Given the strong start this calendar year, there appear to be solid prospects for the Russian economy and stock market in 2012. Last year, the BRIC markets generally got crushed and the Russian market was down over 20% so that, today, the market P/E is about 5 making it the cheapest one in the Emerging Market space. At current prices, Russian stocks are a bargain relative to their international peers. The MSCI BRICs index is up 12.2% year-to-date, with an average gain in these markets of 12.9% . Both tallies are well above the 8.9% gain for the benchmark MSCI GEMs index so far in 2012. All of the BRICs markets are in the list of the top eight EM performers this year, Russia being up over 10%.
Russia’s current economic fundamentals, in terms of low trade and budget deficits, central bank reserves and domestic inflation rate, continue strong and 4% GDP growth is again predicted. Last year we heard a giant sucking sound throughout the Emerging Markets as investors ‘fled to quality’ back to the US. It was, quite simply, a panic, ignoring fundamentals of the fine companies whose performance remained strong, albeit tempered by weaknesses in commodities prices and consumer demand. But growth and profitability, especially as compared to international peers, is impressive.
More Mainstream Russia
In December, after an 18-year tussle, Russia joined the World Trade Organization (WTO) and the benefits that will accrue to its economy as a result should become evident in the years ahead. Later this year, Russia will host APEC (Asia-Pacific Economic Co-operation) in the Russian Far East at Vladivostok’s Russky Island where it is building an 1100 meter bridge. In 2014, Russia will host the Winter Olympics in Sochi on the Black Sea and, in 2018, the soccer World Cup.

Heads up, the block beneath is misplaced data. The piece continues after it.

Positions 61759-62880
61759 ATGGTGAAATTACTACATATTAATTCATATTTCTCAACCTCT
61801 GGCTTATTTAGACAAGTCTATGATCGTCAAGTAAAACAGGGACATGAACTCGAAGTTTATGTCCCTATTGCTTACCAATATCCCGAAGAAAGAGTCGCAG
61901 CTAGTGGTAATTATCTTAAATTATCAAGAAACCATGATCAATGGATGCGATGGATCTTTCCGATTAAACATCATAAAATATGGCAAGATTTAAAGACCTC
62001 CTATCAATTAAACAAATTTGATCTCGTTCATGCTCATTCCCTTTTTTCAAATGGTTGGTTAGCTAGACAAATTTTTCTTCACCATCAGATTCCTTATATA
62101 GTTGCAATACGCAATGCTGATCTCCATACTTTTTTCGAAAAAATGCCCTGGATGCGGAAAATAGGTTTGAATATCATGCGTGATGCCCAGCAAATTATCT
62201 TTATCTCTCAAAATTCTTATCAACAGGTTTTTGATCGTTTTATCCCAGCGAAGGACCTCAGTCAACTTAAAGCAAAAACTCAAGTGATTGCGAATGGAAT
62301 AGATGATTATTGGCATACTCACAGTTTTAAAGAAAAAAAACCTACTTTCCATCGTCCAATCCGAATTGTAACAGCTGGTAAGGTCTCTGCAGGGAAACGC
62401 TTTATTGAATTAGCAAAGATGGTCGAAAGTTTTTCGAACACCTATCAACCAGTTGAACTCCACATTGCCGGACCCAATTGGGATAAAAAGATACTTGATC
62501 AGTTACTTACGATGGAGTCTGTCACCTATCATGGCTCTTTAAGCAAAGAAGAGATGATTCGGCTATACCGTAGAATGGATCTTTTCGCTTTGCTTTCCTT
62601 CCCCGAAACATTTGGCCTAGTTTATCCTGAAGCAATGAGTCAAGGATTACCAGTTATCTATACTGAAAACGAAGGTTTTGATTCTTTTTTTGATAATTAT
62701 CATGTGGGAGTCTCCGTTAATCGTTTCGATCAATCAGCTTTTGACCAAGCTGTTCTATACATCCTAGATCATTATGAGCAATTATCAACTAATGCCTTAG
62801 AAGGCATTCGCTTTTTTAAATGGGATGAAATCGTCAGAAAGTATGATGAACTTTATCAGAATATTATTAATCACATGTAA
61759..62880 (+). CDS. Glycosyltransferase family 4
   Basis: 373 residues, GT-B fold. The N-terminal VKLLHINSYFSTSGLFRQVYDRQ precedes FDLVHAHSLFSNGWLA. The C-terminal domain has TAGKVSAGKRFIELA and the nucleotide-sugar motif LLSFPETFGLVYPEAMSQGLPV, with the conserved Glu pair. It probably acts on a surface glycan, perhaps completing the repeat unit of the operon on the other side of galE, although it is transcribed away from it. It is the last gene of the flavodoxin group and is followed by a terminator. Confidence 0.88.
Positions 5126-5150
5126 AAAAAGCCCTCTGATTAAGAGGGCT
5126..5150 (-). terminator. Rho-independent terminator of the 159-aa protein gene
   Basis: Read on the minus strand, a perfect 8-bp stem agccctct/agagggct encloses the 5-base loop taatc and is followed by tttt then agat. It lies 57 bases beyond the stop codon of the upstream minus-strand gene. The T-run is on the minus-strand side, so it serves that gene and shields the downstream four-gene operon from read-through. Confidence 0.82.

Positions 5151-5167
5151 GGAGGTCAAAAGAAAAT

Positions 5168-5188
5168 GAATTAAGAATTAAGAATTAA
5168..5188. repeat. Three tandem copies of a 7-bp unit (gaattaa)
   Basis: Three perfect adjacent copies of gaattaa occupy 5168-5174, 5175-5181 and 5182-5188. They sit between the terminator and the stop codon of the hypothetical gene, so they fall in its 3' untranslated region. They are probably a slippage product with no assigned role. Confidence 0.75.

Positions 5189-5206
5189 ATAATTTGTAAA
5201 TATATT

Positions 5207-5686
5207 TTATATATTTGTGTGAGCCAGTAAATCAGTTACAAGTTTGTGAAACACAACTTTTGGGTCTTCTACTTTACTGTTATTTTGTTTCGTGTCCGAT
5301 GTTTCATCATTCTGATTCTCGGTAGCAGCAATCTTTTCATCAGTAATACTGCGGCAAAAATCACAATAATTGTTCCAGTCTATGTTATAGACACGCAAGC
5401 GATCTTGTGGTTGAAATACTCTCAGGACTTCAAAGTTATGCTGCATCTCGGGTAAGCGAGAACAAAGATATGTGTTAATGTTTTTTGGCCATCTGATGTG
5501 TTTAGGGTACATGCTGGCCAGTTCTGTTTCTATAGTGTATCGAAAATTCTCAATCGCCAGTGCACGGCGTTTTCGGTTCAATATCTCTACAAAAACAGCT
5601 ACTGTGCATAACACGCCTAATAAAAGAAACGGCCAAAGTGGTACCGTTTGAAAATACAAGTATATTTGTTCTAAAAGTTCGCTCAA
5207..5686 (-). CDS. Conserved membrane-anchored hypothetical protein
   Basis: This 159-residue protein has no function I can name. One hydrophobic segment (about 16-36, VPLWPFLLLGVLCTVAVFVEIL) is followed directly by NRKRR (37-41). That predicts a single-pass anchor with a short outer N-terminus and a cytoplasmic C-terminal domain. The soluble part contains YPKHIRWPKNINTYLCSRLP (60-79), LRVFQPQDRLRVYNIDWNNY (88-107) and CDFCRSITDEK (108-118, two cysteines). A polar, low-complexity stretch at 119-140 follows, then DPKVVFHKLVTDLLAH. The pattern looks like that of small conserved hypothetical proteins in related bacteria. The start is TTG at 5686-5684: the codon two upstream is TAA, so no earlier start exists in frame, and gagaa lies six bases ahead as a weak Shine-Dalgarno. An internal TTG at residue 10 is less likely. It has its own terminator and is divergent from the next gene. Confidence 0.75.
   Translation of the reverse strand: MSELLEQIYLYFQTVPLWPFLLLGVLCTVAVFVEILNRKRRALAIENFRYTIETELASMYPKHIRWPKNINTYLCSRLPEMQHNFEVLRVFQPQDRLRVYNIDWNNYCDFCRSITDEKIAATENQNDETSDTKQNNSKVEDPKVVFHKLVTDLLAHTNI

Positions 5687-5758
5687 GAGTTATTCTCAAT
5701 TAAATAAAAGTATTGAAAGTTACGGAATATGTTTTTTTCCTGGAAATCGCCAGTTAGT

These vast infrastructure projects, including roads and airports, as well as stadia and hotels, offer investors some opportunities, but the leading near term opportunity is in the under-valued oil & gas sector.
Rising Middle Class
Overall, positive impact of Russia’s rapidly rising middle class is being felt in retail and other sectors. A Citibank report issued this month estimates that between a third and one-half of the Russian population is now middle class: 82% own their own home (with little mortgage debt) and 55% of youths are graduating university, larger percentages than in the US.
Political consciousness is also rising in that growing middle class as seen by recent demonstrations following December’s State Duma (parliamentary) elections. “We need to ensure that our economic transformation brings about the growth of the middle class…..the standard bearer of democracy.” These are the words of Vladimir Putin in December, 2007 quoted in my book OUT OF THE RED (John Wiley & Sons 2008, page 175). If Mr. Putin heeds his own words and democratic practices become even more evident in Russia – after all, there are four major political parties and even more Presidential candidates, all of whom are getting copious amounts of free TV time during the election cycle — hopefully this will greatly reduce the deep ‘Russia discount’ which investors currently suffer and the Russian stock market will better reflect values relative to international peers.